Setting Up Irssi
Irssi is a command line client for IRC, developed since 1999 and written in the beautiful language of C. It is a very good client with a lot of options for those willing to learn a command line interface. If not, check out Xchat.
When I came upon a couple of install problems I was recommended to connect to the Gentoo freenode channel with and IRC client. I’ve used IRC before (really got into mIRC in Windows, had a brief foray of Xchat) and discovered that IRC is a pretty good way to meet people and exchange information. Xchat to me was just to difficult to set up as I liked (and I felt that I was missing something using it). When I used mIRC, BitchX was all the talk. Now irssi is and have been using it for years.
Install irssi however you distro tells you to.
I’m the type of person that learns by getting my hands dirty-and-tweaking-and-learn-by-example so I didn’t comb through all the pages of documentation but this guide should be enough to create a basic setup. If you’re like me the minimum that needs to be done is to comb through the starter’s guide and get feel of it. Irssi installs very very raw with really nothing set up so I added the few tweaks they recommend. After doing that I fire up irssi and set my Nick:
/set nick NICKNAME
Irssi saves the name between sessions but it won’t be reserved that will be done after a few more steps.
Freenode is a great project that hosts a lot of open source channels, including a lot of Linux distro help channels. If you ever run across them be sure to thank them, they do a great deed. To connect to a server:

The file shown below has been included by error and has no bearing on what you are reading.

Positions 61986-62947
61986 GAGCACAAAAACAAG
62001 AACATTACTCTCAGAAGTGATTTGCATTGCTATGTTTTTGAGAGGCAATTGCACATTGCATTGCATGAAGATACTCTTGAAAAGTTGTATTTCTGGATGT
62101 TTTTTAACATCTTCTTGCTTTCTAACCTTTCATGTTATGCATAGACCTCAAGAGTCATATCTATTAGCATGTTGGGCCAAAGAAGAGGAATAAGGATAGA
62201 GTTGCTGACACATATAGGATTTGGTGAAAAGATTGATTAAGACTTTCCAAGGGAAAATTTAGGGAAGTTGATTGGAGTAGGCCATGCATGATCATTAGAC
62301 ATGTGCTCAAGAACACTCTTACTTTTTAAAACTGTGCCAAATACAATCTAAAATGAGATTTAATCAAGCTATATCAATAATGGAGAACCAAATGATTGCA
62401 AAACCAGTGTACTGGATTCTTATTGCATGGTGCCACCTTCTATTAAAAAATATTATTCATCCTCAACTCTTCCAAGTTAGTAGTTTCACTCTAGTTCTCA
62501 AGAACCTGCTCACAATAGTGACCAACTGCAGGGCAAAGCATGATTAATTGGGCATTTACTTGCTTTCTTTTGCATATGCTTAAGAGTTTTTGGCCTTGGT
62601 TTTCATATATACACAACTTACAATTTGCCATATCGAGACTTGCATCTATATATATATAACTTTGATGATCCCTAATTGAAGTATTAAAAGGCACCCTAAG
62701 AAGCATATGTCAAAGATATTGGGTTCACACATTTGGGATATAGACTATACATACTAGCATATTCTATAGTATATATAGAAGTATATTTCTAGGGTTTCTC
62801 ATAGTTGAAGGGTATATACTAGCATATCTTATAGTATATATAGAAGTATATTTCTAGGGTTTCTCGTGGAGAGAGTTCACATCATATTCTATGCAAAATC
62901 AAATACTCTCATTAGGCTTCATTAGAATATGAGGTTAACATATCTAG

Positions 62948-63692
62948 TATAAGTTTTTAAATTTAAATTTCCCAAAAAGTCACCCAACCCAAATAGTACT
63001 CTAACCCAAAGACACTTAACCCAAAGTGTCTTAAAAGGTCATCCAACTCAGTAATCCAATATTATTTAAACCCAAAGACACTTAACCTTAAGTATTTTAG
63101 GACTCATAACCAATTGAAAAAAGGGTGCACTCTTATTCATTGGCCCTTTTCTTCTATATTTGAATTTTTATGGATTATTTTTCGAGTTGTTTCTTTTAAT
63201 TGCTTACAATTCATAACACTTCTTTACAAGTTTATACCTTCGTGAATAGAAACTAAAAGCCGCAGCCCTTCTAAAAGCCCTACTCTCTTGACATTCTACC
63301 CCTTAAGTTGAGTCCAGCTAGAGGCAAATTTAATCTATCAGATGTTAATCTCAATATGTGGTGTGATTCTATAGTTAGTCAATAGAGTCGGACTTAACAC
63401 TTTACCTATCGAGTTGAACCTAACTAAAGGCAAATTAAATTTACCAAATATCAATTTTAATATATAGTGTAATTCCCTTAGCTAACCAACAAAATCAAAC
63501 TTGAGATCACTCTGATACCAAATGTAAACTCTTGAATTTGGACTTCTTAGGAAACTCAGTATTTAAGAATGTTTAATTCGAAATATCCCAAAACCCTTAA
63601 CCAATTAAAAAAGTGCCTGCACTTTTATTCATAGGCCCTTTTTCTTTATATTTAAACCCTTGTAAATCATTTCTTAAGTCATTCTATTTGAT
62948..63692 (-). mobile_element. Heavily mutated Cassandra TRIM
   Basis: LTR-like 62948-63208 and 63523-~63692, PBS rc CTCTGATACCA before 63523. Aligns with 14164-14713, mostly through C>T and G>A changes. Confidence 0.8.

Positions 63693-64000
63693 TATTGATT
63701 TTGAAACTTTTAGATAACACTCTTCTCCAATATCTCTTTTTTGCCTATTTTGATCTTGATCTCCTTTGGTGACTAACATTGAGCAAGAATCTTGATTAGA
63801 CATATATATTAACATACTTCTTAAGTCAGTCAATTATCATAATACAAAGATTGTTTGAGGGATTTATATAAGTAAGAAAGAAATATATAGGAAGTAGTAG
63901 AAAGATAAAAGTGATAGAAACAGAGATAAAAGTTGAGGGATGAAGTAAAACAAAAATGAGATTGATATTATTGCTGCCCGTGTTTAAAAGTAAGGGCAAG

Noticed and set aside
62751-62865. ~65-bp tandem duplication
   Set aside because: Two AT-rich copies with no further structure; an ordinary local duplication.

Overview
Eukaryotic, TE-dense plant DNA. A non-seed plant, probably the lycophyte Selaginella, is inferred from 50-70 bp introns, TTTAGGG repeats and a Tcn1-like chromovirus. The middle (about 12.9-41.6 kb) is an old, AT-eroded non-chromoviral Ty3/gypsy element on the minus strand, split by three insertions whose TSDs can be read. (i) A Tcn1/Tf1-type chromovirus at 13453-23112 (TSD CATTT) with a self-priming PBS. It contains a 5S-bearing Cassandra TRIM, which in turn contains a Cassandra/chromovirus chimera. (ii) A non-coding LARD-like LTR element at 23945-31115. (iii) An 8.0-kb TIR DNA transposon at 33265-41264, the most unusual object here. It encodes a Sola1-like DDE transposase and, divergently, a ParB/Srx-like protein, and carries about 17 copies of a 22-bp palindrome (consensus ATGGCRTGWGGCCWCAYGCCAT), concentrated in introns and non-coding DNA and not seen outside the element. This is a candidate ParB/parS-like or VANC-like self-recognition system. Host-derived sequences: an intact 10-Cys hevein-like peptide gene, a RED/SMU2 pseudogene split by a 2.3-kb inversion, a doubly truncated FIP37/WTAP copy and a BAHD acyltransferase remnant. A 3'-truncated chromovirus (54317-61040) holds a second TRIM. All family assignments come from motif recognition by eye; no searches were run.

And join a channel by doing (for example):
Irssi is actually pretty easy. Another I like doing is automatically joining a network when irssi starts. Typing
/network show the pre-configured networks. If your irssi is set up like mine, Freenode isn’t one of the default servers built in. If it’s not add it so it will make connecting quicker in the future:
/server add -auto -network Freenode irc.freenode.net 6667
-auto command is optional if choosing to use it will automatically connect to that server when irssi starts. Nicks can be associated with a network:
/network add -nick Gen2ly Freenode
And channels in networks can be automatically set to be joined by doing:
/channel add -auto #gentoo Freenode
Setting up Freenode
The freenode faq is in good working order and can explain in better detail more about what freenode is and what a user can do. I just needed to register (this also reserves) my nickname:
/msg nickserv register <password> <email>
Responding to the email will be necessary of the registration will be dropped.
To keep the Nick’s email hidden:
/msg nickserv set hidemail on
Login to Freenode so your nick is official, though this too can be done automatically:
/msg nickserv identify <password>
/network add -autosendcmd "/msg nickserv identify <password> ;wait 2000" Freenode
Identd and irssi
It’s not really necessary to read any more documentation unless more advanced functions are needed. Most of the basic commands can be seen with:
/help command should provide all the information necessary to use it. The only commands I use are
The basic key presses are: Alt+1, Alt+2,… to switch between windows; and PageUp to PageDown to scroll up and down.
Tips and Tricks
If you’re in channels with a lot of people, seeing all the joins, parts, quits, afks can be distracting, they can be turned off with:
/ignore #channelname ALL -PUBLIC -ACTIONS
Or you can ignore them in all channels by using
* instead of
With a rambler or someone wanting to ignore they can be ignored for a specific amount of time by doing:
/ignore -time 3600 <nick>
to ignore them for an hour.